I do work extremely long hours, and sometimes it’s a hard slog, for example if a particular section isn’t going well. But generally once I’ve started on a book, I don’t find it difficult to discipline myself because I become so involved with the characters and the story and can’t wait to get back to them. I feel privileged to be able to do this for a living.
When writing I also have a strict timetable of drinks – English Breakfast tea in the morning, coffee at 11am, and rosé wine from Provence at lunchtime!
What was your favourite book as a child, and why?
A Little Princess by Frances Hodgson Burnett and Ballet Shoes by Noel Streatfeild. They both have fantastic heroines whose imagination and kindness helps them make their way in the world. Both books feature orphans, which perhaps may have subconsciously influenced me to write The Seven Sisters series about adopted young women.
Do you have much time to read, and what are you reading now?
I read every single night before going to bed – I believe that in order to be a good writer, you have to be a good reader, and I’m a bona fide bookworm. I’m currently working my way through the ‘Inspector Lynley’ mystery series by Elizabeth George.
Which writers have inspired you to become an author?
My favourite period is the 1920s/30s and the wonderful authors such as F. Scott Fitzgerald and Evelyn Waugh who wrote so evocatively about that part of world history. They have inspired my love for the historical. Most of my books are therefore told in dual narrative format, with powerful back stories and an underlying moral of forgiveness, acceptance and understanding of one’s past – in order to live happily in the present and also to embrace the future.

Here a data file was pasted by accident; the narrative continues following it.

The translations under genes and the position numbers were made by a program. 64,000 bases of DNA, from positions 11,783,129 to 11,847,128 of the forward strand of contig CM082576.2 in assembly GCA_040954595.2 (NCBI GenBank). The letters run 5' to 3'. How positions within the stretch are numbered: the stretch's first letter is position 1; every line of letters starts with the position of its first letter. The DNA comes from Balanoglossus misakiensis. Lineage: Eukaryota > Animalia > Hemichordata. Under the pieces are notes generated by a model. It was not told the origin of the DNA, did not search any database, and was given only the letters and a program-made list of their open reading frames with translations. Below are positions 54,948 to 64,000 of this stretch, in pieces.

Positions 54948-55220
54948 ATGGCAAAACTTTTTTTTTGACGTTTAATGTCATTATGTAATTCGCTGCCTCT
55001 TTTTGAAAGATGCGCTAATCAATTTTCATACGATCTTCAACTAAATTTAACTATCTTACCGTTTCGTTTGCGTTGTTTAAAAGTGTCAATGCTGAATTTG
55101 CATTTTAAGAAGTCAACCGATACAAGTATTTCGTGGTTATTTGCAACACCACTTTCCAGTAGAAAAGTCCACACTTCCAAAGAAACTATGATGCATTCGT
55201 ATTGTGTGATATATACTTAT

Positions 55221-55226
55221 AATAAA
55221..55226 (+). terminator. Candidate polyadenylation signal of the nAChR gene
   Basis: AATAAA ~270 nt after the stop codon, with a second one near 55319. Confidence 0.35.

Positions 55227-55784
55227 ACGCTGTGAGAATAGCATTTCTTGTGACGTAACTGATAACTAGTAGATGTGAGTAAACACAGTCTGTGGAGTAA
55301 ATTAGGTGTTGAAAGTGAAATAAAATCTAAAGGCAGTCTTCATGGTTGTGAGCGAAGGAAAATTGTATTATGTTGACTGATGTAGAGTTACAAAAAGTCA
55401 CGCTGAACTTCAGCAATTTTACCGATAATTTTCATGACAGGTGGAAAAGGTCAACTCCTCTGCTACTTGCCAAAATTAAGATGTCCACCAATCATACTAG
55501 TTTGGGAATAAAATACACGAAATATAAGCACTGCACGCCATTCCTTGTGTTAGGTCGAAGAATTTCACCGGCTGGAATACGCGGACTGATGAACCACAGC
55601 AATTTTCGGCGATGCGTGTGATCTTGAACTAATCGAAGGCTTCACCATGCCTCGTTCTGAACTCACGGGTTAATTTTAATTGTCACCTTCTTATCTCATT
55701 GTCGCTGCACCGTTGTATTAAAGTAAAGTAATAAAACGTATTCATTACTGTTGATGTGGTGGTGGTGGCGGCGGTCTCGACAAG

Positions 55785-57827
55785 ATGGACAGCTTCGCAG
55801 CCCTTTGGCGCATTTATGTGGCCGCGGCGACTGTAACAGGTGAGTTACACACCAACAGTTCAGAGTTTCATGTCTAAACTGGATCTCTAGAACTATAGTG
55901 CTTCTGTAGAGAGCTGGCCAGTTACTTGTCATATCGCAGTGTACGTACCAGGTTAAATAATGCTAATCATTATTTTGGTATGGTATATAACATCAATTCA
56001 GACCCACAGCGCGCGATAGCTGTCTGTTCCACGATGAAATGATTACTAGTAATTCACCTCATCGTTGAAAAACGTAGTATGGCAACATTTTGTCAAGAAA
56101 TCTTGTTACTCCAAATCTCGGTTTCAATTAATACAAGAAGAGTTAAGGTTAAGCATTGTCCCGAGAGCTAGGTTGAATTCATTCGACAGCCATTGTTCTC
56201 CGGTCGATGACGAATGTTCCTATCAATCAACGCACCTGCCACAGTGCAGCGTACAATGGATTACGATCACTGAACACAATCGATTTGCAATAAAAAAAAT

Going back to The Seven Sisters series, you have recently launched a charm bracelet and a set of charms that represent each sisters heritage, I recently purchased one and it is a beautiful piece of jewelry. The profit from the sale of the bracelet and charms are going to the charity Mary’s Meals, could you tell me a bit about the charity and why you chose it?
Mary’s Meals is wonderful charity that provides more than one million children across 14 countries with a meal at their school or place of education. Providing food in this way attracts children to the classroom and helps give them hope for a brighter future. This means that children who were once too hungry to concentrate now have the energy to learn. Parents who were anguished at not being able to feed their children themselves have more peace of mind and encourage them to go to school.